Siemplify Scores $10M to Streamline Cybersecurity Operations

Siemplify, a cyber-threat management and analysis firm with outposts in both Tel Aviv, Israel, and New York City, announced a $10 million round of Series A financing Tuesday, continuing what has been a busy month for cybersecurity investments across the country.

The new investment, led by 83North Venture Capital and G20 Ventures, brings Siemplify’s total funding to about $14 million, according to Amos Stern, the company’s CEO and co-founder. Stern, a veteran of the Israel Defense Force Intelligence Corps, started the company with longtime colleagues Garry Fatakhov and Alon Cohen last year.

“This funding will enable us to expand our vision of a single pane of glass and meet the escalating demand we are seeing within the enterprise and MSSP (managed security service provider) marketplaces,” Stern said in a statement.

The bedrock of Siemplify’s technology is composed of graphing software known as ThreatNexus, which helps analysts and security operations center (SOC) teams consolidate a slew of alerts and information onto a single screen.

“You can almost think of it as an operating system for the SOC,” said Yoram Snir, founding member and partner at 83North, formerly known as Greylock IL. “Most cyber attacks come through more than one security tool, and most of these tools are managed in silos. These SOC teams are facing more and more threats…so [tracking] becomes a very, very hard task. That’s where Siemplfy comes in.”

Early customer feedback regarding the condensed alert system is what inspired Bill Wiberg, a founding partner of Boston-based G20 Ventures, to invest in Siemplify.

“Current and prospective customers have made it remarkably clear to us that ThreatNexus is now the primary tool their analysts rely on to respond to threats,” Wiberg said in a statement. “SOC teams no longer have to navigate across multiple tools and siloed systems to investigate and mitigate cyber threats.”

Other investors involved in this latest round of financing include Dave Strohm of Greylock Partners and Alex Daly, founder of fellow cybersecurity firm ArcSight.

Stern said Siemplify will use the new money to expand operations in the U.S., first near the banking centers of the East Coast, and eventually spreading to the country’s western shores. He said his team is also bullish on the cyber market in the U.K., Germany, and Southeast Asia.

Stern said he believes the cybersecurity market is going to continue to grow in the coming years, despite an increasingly dire shortage of qualified workers.

“It’s not a problem where you can just throw more people at it,” he said. “One, you don’t have the people, and two, it’s too much to process all of these data. The solution has to be a machine that’s doing something; helping, arming, and empowering the team to do things in a more efficient way.”

The information security workforce is expected to face a shortfall of about 1.5 million employees by 2020, according to Frost and Sullivan’s 2015 global information security workforce study. Those numbers — the most recent statistics calculated by Frost and Sullivan —  are based on surveys completed by nearly 14,000 information security professionals over a four-month period in late 2014 and early 2015.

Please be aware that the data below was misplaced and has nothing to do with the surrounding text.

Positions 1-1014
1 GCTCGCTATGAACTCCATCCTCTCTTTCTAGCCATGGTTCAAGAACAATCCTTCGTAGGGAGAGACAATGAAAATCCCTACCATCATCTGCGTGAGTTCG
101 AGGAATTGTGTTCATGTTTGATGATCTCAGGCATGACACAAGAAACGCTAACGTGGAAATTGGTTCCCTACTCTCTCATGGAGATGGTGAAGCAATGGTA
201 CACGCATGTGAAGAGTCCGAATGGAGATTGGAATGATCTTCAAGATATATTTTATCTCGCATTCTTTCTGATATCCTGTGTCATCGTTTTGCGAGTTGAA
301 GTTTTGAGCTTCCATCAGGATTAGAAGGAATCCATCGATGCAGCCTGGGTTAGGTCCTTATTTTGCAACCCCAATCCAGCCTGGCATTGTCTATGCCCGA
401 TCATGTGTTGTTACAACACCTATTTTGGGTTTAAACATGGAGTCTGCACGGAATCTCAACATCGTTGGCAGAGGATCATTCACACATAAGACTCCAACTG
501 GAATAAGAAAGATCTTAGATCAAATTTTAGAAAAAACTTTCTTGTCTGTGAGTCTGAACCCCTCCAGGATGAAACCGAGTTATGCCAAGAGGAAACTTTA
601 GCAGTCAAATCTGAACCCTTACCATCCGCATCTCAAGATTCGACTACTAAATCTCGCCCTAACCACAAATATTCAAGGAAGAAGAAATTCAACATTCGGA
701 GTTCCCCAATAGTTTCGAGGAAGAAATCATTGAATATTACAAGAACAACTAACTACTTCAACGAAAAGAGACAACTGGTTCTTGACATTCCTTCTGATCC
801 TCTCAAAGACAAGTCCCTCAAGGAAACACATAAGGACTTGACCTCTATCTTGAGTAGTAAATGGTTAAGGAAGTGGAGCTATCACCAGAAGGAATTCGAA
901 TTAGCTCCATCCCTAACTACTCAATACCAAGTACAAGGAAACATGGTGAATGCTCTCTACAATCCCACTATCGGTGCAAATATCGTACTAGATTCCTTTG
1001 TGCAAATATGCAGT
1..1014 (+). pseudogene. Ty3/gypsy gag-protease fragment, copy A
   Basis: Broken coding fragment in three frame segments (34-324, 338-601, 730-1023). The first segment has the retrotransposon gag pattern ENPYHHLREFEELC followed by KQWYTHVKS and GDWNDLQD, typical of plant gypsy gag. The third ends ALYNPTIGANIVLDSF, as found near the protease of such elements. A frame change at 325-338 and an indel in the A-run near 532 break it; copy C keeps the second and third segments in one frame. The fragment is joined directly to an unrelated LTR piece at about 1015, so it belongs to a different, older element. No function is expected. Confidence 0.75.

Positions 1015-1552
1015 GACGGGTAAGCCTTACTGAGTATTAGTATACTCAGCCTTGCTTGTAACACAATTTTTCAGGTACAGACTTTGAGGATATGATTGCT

“I think it’s more and more clear how this is not going to be something that someone needs to take care of in the background like it was 10 or seven years ago,” Stern said. “[Cybersecurity] is now something that’s dead center.”

Cybersecurity Ventures, a cyber-focused research publication with branches in California and New York, predicted worldwide spending on cybersecurity products and services will surpass $1 trillion in the five-year stint from 2017 to 2021, according to the organization’s Q3 report. The company also estimated that the annual cost of cyber crimes will tally $6 trillion in just six years, according to the same report.

Just this year, annual global spending on information security is expected to hit $81.6 billion, which would mark a 7.9 percent increase over last year’s total, according to an August forecast report from Gartner.

Siemplify joins Claroty, another cybersecurity startup with outposts in both Tel Aviv and New York, as a recent recipient of VC funding. Claroty announced it had scooped up $32 million in investments in early September, according to a press release.

New York-based HYPR Corp., which aims to help companies safeguard biometric data, also announced the closure of a $3 million venture round in mid-October, according to the firm’s CrunchBase profile.

Other notable cyber-related ventures to rake in funding in the past week include RiskIQ, a San Francisco-based threat management firm, which raised $30.5 million in a Series C round on Nov. 10; Bay Area-based Castle, which monitors accounts and deters takeovers of Web and mobile apps, and received $2 million in a seed round on Nov. 9; and Heureka Software, a Cleveland, OH, firm that allows clients to survey so-called “dark data” and which received $1.1 million in seed funding on Nov. 10.

Quincy Snowdon is a staff writer with the Aurora Sentinel, reporting on the arts, entertainment and business. He lives in Denver. Follow @QuincySnowdon

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